Junior Peter Hart said, “Yes I am a procrastinator. I tend to do my work later than I should even when I have the time to do it sooner, I just push it off to the very last minute that I have to finish it.” When asked what he does to procrastinate, Hart said “I usually go on my phone and play chess or go on Tik Tok or Instagram.” 


Most teenagers, and adults even, do the exact same things to procrastinate, which is hours of scrolling, and most of them have feelings of regret and frustration in themselves after wasting so much time that they could have used to be productive.


After asking Libby what kind of emotions she felt after procrastinating, she said  “I get mad at myself because I am aware of how much valuable time I wasted. “When asked if she ever procrastinates with something she loves, Libby said, “Yes I would say I procrastinate with going for runs in the morning right after I wake up before school.


What Can You Do To Help It?

In order to be more productive, there are ways to make work seem less intimidating. According to a study, taking a break from work increases your focus when returning to work, thus improving your productivity. Breaks are crucial, for they help us return to our task with improved focus. Our brains need real breaks in order to gain our full focus back. People should be taking real breaks so they don’t procrastinate any more than necessary. 


One study states that taking a purposeful break, anywhere from five minutes to an hour, from studying refreshes your brain and body and increases your energy, productivity, and ability to focus. It also mentions that social media is not considered a purposeful break. Valid breaks include reconnecting with nature, meditation, taking a fifteen or twenty-minute power nap, and taking a walk.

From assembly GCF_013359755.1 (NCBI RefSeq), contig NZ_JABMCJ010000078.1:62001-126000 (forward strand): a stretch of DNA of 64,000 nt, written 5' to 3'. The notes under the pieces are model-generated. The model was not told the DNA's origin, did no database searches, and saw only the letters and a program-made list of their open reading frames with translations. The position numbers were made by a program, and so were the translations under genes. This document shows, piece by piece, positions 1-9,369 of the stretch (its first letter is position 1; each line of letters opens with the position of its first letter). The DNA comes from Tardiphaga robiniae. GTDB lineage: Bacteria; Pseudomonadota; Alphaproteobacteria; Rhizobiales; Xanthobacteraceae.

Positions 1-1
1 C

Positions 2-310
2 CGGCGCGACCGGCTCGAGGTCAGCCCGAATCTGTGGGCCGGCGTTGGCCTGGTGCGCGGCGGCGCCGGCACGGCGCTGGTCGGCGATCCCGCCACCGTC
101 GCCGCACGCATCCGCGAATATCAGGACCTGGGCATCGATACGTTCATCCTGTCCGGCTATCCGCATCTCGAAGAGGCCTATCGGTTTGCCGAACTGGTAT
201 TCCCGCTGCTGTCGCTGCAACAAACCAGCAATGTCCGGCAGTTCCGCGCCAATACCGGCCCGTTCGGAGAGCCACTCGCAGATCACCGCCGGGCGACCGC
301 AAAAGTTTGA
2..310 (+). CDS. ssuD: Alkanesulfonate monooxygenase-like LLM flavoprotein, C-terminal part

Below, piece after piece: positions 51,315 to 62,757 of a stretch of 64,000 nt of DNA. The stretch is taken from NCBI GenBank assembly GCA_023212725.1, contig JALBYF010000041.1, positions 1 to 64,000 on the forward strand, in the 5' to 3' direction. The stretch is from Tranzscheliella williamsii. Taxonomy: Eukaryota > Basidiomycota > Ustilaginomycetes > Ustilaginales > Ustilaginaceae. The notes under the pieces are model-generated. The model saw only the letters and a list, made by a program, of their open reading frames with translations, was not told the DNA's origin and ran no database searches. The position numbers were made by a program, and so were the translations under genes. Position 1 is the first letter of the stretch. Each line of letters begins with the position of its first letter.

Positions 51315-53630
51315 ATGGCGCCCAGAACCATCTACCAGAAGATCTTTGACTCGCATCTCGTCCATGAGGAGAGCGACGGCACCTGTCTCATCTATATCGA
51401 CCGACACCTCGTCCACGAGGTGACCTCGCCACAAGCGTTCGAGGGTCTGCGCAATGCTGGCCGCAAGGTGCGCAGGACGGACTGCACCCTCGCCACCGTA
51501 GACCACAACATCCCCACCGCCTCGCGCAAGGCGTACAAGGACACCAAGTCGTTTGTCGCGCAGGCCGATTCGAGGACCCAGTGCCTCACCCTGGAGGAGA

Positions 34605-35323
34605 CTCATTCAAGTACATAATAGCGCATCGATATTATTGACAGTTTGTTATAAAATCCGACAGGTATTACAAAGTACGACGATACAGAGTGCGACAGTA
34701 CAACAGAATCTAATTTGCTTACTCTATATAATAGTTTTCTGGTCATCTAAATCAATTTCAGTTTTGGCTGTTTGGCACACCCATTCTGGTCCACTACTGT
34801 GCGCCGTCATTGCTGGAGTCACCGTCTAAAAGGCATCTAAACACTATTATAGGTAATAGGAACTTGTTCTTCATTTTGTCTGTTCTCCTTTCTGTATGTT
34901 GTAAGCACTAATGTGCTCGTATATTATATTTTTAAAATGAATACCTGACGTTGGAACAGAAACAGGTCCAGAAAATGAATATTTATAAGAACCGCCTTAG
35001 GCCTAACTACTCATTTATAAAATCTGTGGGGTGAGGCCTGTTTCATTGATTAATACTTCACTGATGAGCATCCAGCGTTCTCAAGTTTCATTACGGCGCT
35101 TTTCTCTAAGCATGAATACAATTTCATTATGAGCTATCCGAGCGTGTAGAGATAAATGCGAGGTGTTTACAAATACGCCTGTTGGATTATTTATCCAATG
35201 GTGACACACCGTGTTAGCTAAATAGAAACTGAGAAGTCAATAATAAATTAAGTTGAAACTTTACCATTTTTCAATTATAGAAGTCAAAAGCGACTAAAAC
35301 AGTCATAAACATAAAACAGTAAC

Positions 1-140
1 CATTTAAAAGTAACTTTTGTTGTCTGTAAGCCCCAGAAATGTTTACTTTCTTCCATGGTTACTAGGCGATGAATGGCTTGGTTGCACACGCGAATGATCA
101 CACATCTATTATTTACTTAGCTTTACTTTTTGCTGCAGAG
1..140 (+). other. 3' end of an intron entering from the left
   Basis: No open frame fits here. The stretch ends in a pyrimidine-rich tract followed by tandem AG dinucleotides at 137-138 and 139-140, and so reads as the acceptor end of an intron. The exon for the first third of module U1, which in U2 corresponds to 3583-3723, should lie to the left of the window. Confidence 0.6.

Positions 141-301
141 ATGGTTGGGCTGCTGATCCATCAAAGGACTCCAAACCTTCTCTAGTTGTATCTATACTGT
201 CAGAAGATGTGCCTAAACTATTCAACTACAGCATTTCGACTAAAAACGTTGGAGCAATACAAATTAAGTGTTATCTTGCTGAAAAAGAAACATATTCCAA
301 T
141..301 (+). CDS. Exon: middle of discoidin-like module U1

I asked an anonymous student what she does to stop procrastinating and she said, “There is nothing that I voluntarily do that makes me stop, the only thing that makes me stop procrastinating is realizing how stressed out I am from all of the work I have to do.”


The same student said, “With school, I will push everything off until the night before the day everything is due because it’s hard for me actually to get started. I guess it’s the discipline aspect of getting work done.” 


Libby said that her way of getting herself out of a procrastination slump is by giving herself the opportunity to earn a reward, “I usually give myself a reward, which would be to go to Target or go on my phone most of the time ”


The Other Side

Some people, however, have different opinions. Peter, for instance, said, “No I don’t usually feel frustrated because I still end up completing what needs to be done, and I enjoy procrastinating because I don’t like doing my work all at once.” 


Procrastination can be good for some people and has intellectual benefits as well.  


One study by Harvard shows that procrastination gives you more time to consider divergent ideas, think in nonlinear ways, and make unexpected leaps. Meaning procrastination is actually beneficial for some people, considering it gives them more time to think strategically 

about how they want to go about their tasks.


Procrastination is something that we are all guilty of, but in the end, there are ways to work around it.


Now ask yourself, are you a procrastinator? While you figure that out, I am going to do my math homework.